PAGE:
My company has standardized the scrum process and tools throughout the company including things like the start and end date of each sprint so that all iterations for all scrum teams start and end at the same time. Although they don't always share the metrics with us, it is my understanding that management looks at various metrics that they collect. It seems to me that some metrics are reasonable and some are pretty crazy. I think that comparing team velocity across scrum teams doesn't make much sense since each team calibrates their points a little different. Of course, the company has some general guidelines for small, medium, and large stories (3, 5, and 8 points), but I don't think the sizing of stories can be standardized enough to make cross team comparisons useful. However, process metrics, such as the number of stories planned vs completed per sprint seem to make some sense to me. However, this seems to encourage us on the scrum teams to plan very conservatively. Since we know that management is looking at this, we do not commit to more that we are absolutely sure we can complete in each sprint. This results in us always completing our stories for the sprint early. We then start work on stuff for the next sprint or whatever we think is useful. Maybe that is the way it should work or is not?
In general, you're right about making comparisons across teams -- one team's point may not be the same as another team's point. If the point sizes are consistent across teams, which it sounds like it may be in your case, then maybe it's useful to compare across teams. What does management do with those metrics though? What they do with them also plays into whether or not the metrics tracking makes sense. If it's just to see if one team is more productive than another, then I would say that's not the way it should be. Teams are made up of people, not robots. Different people will have different rates of solving problems. Heck, depending on the prevailing situation, the same person may not even solve solve the same problem the same way every time. There are many variables, both internal and external, to the person/people working on the problem so using story points to measure productivity is not encouraged.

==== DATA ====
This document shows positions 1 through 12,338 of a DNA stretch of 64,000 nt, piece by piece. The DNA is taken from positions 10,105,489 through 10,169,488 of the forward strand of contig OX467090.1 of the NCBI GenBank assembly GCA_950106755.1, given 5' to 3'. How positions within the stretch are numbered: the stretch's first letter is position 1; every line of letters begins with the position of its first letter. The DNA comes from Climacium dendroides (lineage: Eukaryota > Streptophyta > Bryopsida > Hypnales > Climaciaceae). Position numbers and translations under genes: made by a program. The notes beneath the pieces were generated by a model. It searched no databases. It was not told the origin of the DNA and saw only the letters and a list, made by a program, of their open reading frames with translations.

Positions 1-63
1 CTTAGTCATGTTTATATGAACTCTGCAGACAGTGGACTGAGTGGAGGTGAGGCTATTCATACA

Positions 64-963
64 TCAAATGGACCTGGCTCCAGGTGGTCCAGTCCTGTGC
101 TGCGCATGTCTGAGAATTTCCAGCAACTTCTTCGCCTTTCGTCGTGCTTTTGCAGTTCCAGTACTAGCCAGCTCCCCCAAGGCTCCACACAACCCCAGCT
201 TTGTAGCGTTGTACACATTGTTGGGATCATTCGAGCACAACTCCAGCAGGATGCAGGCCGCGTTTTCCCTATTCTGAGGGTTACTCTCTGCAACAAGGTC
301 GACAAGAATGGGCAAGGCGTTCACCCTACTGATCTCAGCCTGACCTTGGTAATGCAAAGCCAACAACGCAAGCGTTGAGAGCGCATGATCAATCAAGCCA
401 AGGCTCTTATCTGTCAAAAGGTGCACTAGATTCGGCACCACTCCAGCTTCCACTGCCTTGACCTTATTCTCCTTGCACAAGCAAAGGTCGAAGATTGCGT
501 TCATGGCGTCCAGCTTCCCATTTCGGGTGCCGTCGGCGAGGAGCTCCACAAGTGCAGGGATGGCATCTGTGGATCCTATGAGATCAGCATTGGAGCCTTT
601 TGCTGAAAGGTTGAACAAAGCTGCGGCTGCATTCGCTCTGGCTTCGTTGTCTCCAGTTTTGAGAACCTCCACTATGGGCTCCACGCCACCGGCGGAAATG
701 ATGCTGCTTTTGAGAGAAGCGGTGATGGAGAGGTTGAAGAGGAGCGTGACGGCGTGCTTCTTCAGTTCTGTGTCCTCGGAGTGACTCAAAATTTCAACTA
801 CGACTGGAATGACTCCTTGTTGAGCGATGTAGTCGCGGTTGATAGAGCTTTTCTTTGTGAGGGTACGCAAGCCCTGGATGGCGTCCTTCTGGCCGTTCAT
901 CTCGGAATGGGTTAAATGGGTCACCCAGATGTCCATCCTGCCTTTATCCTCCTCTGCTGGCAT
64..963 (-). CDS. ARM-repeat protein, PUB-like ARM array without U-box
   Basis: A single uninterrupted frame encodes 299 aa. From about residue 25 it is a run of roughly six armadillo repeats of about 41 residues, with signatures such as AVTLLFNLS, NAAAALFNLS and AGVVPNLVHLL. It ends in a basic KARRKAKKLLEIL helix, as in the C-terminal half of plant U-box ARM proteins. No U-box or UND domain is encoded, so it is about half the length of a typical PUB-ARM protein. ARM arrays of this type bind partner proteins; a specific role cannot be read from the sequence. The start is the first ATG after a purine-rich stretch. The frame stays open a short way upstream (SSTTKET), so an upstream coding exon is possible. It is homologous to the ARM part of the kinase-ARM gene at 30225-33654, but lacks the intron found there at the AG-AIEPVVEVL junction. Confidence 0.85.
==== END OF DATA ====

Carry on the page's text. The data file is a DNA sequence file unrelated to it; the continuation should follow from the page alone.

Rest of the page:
The advice that I pass on to teams is to care more about your point trends rather than the point totals. If you completed an average of 10 story points in the last three iterations and then only do 5 points in this iteration, then something might be going on that the team or the scrum master or product owner needs to address. Point estimate metrics should be used to help spot problems and make improvements.
Remember too that points are used for estimation and estimates are imprecise by nature. That's another red flag, when points start getting used as precise measures. Some teams even abandon story point estimation after a while because of the problems and chaos involved when people can't agree on how to use them properly. In fact, there's actually a growing push for #NoEstimates -- you just break stories up into manageable chunks and iterate.
The best ideas are the crazy ones. If you have a crazy idea and it works, it's really valuable.—Kent Beck